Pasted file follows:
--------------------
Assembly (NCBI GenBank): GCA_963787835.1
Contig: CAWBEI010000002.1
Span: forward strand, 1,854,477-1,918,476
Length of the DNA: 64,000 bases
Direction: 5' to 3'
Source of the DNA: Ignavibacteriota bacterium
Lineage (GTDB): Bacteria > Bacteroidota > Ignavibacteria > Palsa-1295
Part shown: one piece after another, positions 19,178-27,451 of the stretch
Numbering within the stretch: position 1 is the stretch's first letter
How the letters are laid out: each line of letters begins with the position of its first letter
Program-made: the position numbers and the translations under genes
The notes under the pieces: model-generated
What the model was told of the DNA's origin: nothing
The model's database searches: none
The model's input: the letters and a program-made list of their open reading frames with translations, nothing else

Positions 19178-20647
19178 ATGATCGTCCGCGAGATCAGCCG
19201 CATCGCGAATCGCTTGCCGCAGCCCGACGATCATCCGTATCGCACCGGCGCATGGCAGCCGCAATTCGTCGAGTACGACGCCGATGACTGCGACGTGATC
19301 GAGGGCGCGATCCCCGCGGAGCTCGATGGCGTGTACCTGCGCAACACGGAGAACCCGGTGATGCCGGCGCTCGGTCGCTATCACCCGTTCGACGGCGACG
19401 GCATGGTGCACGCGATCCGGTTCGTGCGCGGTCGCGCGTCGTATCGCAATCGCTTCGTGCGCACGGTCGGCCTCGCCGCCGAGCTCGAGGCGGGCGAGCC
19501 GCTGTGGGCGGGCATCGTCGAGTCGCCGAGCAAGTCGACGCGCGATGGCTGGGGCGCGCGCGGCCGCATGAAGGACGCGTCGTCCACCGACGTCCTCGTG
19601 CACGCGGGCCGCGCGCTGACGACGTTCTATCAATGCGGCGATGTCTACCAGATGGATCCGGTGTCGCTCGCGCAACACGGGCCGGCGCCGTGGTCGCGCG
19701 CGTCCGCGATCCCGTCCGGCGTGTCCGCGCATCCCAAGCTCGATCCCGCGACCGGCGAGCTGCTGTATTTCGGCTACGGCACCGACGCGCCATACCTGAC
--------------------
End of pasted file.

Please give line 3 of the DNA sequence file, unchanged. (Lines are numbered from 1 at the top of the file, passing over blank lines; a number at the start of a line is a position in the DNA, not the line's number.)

Span: forward strand, 1,854,477-1,918,476